Butch’s intellectual interests and strong social concerns were there throughout the years. I admired him and always felt that I had a real friend in him. Through his teaching, writings, and intellectual inquiries, he contributed to that “better world.”
I am happy that I knew him and I will miss him. He was a very special person, indeed.
About eighty years ago, when Murray Hausknecht was a little boy in East New York in Brooklyn, the nickname “Butch” would be given to a kid who was tough, dissatisfied, and not easily appeased. And so Murray got this nickname, which stayed with him throughout his life. If you knew Murray as a sociology professor, or as a political science writer, or as an editor, then “Murray” was how you thought of him. But if you knew him in your elementary school years, or in the family, then “Butch” he was.
In the years before we got involved in the Second World War, before and during his early teens, Butch was thinking about what was wrong with the world, whose fault it was, and how to fix it. He scorned the little compromises that were being offered to ease the country’s severe economic depression; he tried out for size the more radical ideas for dealing with international conflict. He thought about the gap between rich and poor; he pondered the Oxford Peace movement, the Communist Party in Brooklyn, Stalin’s party discipline, Trotsky, the labor movement, Max Schachtman. And also, the draft into the military. And with his friends, just as he got into high school, he experimented with writing as a way of expressing himself, as a way of communicating artistically and also politically. He was proud of being one in the cluster of adolescents who formed an exclusive intellectual group they called the HOPPS—the Holy Order of the Pencil Pushers.
He was an excellent student, so it was no surprise that following his draft into the army he was placed in ASTP (the Army Specialized Training Program), where bright young soldiers would be trained in special academic skills. But the timing was bad; he was soon shifted to a combat-ready unit and sent to Europe. Before his rebellious tart tongue could get him into trouble, his friend Joe Berger, a lieutenant in a nearby army unit, got him transferred to Joe’s own unit, Intelligence, and kept his “Butch-ness” from getting him into trouble. Two of the friends from Brooklyn were killed in action in Europe: Henry Falk in Italy, and Calvin Brody in the Battle of the Bulge.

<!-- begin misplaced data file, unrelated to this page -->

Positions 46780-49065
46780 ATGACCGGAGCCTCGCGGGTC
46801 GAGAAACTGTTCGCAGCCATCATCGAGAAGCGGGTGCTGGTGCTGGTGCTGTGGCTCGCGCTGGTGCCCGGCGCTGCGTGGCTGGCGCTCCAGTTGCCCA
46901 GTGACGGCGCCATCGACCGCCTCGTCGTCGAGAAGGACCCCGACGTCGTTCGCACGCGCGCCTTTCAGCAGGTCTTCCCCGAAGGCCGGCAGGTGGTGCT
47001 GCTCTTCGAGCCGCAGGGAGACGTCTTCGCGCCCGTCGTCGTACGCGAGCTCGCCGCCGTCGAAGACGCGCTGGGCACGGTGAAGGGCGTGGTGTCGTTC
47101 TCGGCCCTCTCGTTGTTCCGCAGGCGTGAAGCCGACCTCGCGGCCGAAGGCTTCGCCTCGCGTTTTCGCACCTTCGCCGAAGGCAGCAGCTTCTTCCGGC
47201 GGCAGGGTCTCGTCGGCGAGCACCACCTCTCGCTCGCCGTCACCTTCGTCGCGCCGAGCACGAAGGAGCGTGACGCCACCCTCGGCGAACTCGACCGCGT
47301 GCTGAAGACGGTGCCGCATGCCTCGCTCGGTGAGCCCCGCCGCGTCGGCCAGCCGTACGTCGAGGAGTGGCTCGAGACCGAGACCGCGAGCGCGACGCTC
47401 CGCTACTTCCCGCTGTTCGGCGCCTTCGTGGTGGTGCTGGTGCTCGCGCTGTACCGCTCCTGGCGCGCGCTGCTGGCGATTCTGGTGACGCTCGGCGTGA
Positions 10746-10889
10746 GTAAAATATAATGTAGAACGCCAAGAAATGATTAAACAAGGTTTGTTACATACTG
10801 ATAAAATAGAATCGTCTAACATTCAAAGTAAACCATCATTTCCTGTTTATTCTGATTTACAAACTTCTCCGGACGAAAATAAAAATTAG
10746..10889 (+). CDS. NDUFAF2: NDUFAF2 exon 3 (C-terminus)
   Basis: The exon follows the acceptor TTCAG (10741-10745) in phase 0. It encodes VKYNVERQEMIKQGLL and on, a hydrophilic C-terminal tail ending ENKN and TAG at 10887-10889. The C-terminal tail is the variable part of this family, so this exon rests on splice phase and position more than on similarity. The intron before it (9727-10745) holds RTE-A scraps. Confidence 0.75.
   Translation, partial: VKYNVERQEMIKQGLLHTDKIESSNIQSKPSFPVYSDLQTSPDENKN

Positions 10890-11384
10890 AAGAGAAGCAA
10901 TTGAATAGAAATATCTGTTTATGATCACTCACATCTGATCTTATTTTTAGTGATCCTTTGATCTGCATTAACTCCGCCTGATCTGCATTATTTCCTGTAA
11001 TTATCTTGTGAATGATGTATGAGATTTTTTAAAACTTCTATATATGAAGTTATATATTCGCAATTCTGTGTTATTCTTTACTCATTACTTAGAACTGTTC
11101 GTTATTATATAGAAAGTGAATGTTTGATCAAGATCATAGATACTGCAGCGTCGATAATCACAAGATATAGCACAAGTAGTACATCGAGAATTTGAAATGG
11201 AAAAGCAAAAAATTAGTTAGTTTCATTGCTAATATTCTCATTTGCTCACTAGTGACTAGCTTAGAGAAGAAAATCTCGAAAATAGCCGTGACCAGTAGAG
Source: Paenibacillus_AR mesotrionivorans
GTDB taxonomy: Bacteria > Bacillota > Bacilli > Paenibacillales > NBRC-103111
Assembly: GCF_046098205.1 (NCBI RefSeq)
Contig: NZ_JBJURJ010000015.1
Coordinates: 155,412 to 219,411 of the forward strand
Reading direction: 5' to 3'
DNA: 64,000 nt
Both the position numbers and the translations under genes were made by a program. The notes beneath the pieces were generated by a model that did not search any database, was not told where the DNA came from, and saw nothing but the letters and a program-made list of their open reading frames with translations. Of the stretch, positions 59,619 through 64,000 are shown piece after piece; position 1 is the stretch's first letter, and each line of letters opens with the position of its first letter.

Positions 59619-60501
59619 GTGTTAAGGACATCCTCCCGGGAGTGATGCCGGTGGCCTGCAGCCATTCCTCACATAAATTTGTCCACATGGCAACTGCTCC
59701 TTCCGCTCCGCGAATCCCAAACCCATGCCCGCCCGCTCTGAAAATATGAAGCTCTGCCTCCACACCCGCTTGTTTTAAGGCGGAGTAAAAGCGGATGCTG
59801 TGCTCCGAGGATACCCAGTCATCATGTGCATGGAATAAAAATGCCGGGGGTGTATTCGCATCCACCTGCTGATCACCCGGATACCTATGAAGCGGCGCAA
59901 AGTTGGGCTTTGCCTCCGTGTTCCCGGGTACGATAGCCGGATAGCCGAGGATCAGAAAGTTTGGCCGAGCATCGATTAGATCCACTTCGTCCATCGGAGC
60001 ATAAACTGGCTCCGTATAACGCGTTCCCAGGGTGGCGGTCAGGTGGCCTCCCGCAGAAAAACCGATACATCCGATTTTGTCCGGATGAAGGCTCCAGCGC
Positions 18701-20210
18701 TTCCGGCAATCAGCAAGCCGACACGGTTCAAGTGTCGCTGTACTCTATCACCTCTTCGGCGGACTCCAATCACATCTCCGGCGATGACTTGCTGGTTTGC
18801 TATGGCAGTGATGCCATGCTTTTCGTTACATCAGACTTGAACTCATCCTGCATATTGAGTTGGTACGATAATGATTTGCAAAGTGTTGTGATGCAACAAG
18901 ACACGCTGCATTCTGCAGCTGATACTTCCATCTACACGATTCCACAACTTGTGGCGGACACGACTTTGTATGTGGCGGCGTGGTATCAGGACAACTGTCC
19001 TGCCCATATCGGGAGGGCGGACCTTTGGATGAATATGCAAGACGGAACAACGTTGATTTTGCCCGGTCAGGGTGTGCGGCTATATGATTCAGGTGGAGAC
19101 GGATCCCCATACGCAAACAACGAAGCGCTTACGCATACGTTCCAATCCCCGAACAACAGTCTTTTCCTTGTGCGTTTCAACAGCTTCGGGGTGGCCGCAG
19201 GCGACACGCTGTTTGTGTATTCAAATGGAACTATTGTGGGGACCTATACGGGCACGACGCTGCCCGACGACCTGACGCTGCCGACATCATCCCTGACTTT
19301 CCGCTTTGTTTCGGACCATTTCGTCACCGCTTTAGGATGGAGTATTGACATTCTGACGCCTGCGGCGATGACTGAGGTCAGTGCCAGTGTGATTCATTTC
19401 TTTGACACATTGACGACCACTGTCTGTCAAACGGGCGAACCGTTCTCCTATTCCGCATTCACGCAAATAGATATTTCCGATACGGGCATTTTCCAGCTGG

After the war, the ex-high school boys reconnected. They reviewed their war experiences and explored what the new emerging world was about. And then they went off to colleges around the nation.
The writing urge stayed with Butch his whole life. Even after he retired, his time was regulated so that his friends knew he was busy much of the time, both in the library and at his keyboard at home. And his friends knew that he was occasionally pleased to have a letter printed in the Times, or even an item about New York City culture in Monday’s column about daily life in the city. And he was most proud of his items in Dissent (where better would a “Butch” fit?) and of his contributing editorship there.
Lately, he confided that he was writing some memoir material. “For my grandkids,” he explained; he was writing “Answers to questions not yet asked.” Elana and Jesse have some good reading ahead of them.
At the very end of his life, literally in the last few hours of his ability to arrange and speak words in a sentence, Butch put his toughness aside and asked me to listen to two sentiments he had. First, he wanted me to know he appreciated my wife Dotty and I driving his wife Ellen and him to our first married abode, so we could watch “low-class” TV on our new small black-and-white TV set. At that time, all young intellectuals scorned TV-watching as below their standards. Now, as conscious life ebbed away, Butch wanted Dotty and me to know he really enjoyed it.
More important, Butch wanted to put aside his “Butchness”—his intellectual toughness–and urge me to call Joe Berger. “Tell Joe” he said, struggling to get out this important feeling, “tell Joe I appreciated his taking care of me during the war.” Joe had known that Butch’s unit would almost certainly be sent into combat.
The next day, when I walked into his apartment across the street from my own home, Ellen said Butch wanted to talk to me. It was even harder for Butch to form a sentence. Had I reached Joe? Yes, I had, and Joe sends his caring and love. Ellen wanted to know: did I answer whatever it was that was disturbing Butch? He nodded and slapped his hand down affirmatively and with finality, and maybe with a smile.
As a dignified sociology professor, the nickname “Butch” was not regularly bandied about Lehman College’s halls, but his childhood friends never stopped using “Butch” even though there were times when it felt a little inappropriate. It remained true to him. One doesn’t mollify a Butch easily. But with Butch at one’s side, many of life’s years were made interesting, entertaining, and secure. We are already missing Butch.